by Daniel Hathaway
Those of us (of a certain age) who grew up watching the animated films (call them cartoons if you must) of the mid-twentieth century received a subliminal dose of well-crafted music that would hold up well in the concert hall — and probably turned us in a good musical direction as a result.
Now the film music of Disney, Pixar and Marvel has moved from celluloid into symphonic circles, as The Cleveland Orchestra has recently been proving in performances at Blossom. On Saturday, March 15 at 7 pm in Waetjen Auditorium at CSU, the next generation of orchestral musicians will tackle that repertory as Liza Grossman leads the Contemporary Youth Orchestra in its annual Music and Its Industry concert, "The Sound of Imagination: Music of Pixar, Disney and Marvel."
The performance will mark the seventh time that Grossman has collaborated with Case Western Reserve University musicologist Daniel Goldmark in designing and providing narrative context for its midwinter concert. >>read on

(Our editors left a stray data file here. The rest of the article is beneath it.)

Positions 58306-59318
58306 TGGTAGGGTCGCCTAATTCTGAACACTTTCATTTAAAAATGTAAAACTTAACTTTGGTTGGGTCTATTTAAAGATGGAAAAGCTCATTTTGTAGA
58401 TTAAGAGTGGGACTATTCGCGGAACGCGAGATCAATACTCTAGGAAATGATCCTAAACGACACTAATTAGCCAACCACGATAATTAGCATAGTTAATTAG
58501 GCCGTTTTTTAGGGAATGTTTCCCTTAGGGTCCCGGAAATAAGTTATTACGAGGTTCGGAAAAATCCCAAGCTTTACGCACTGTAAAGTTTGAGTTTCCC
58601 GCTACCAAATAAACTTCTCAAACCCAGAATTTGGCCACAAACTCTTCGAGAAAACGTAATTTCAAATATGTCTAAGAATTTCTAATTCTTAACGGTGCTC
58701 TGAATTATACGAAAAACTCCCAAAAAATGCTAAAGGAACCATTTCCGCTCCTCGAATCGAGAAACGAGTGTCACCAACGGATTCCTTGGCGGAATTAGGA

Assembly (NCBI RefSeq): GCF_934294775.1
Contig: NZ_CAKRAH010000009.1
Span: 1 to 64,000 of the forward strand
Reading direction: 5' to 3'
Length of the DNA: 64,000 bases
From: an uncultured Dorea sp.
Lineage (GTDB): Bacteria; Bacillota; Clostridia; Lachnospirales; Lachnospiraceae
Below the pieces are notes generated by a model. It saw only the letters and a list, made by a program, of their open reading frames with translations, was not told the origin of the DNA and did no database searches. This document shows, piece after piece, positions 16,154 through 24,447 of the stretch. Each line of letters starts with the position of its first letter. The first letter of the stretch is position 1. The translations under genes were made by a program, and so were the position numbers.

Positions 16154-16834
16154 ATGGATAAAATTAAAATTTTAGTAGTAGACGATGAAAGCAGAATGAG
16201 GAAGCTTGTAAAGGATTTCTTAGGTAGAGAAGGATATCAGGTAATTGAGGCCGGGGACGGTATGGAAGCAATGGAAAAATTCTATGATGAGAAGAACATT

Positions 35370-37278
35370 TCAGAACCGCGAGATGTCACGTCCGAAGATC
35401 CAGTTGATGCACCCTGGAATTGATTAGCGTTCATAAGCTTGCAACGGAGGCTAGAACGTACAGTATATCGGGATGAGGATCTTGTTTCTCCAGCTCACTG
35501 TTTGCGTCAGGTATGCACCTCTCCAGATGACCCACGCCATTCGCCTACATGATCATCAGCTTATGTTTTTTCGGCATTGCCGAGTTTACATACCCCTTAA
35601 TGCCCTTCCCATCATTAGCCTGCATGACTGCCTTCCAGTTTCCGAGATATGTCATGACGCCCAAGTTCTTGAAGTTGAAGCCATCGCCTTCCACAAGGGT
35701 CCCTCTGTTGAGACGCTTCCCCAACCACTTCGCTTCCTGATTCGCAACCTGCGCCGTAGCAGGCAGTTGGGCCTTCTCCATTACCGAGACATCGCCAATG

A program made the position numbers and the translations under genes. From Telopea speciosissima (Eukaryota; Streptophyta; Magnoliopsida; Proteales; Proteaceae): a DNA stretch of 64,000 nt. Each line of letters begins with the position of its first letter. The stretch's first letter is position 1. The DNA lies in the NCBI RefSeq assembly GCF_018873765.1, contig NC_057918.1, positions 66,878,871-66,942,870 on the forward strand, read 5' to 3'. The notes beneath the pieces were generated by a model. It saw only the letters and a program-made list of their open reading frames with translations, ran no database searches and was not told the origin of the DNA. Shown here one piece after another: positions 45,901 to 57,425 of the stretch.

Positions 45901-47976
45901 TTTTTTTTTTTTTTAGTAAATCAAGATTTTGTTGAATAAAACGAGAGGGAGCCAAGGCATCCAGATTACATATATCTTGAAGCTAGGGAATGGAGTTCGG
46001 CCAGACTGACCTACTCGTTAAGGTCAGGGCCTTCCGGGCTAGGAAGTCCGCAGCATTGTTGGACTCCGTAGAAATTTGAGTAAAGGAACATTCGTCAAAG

Cleveland Chamber Music Society presents the Takács Quartet in complete Bartók cycle
Following the Takács Quartet’s April 2013 performance of Bartók’s six string quartets, Classical Voice North Carolina’s headline read, "Bartók String Quartets — Takács Quartet: Genius Meets Brilliance"". On Monday, March 17 and Tuesday, March 18 beginning at 7:30 pm at Plymouth Church, the Cleveland Chamber Music Society presents the Takács Quartet, Edward Dusinberre and Károly Schrantz, violins, Geraldine Walther, viola and András Fejér, cello in performances of the six quartets by Bartók. Monday’s performance includes Quartets Nos. 1, 3, & 5 and on Tuesday, Quartets Nos. 2, 4 & 6. Beginning at 6:30 pm each evening a pre-concert lecture will be given by Cleveland Orchestra program annotator and Bard Conservatory of Music faculty member, Peter Laki.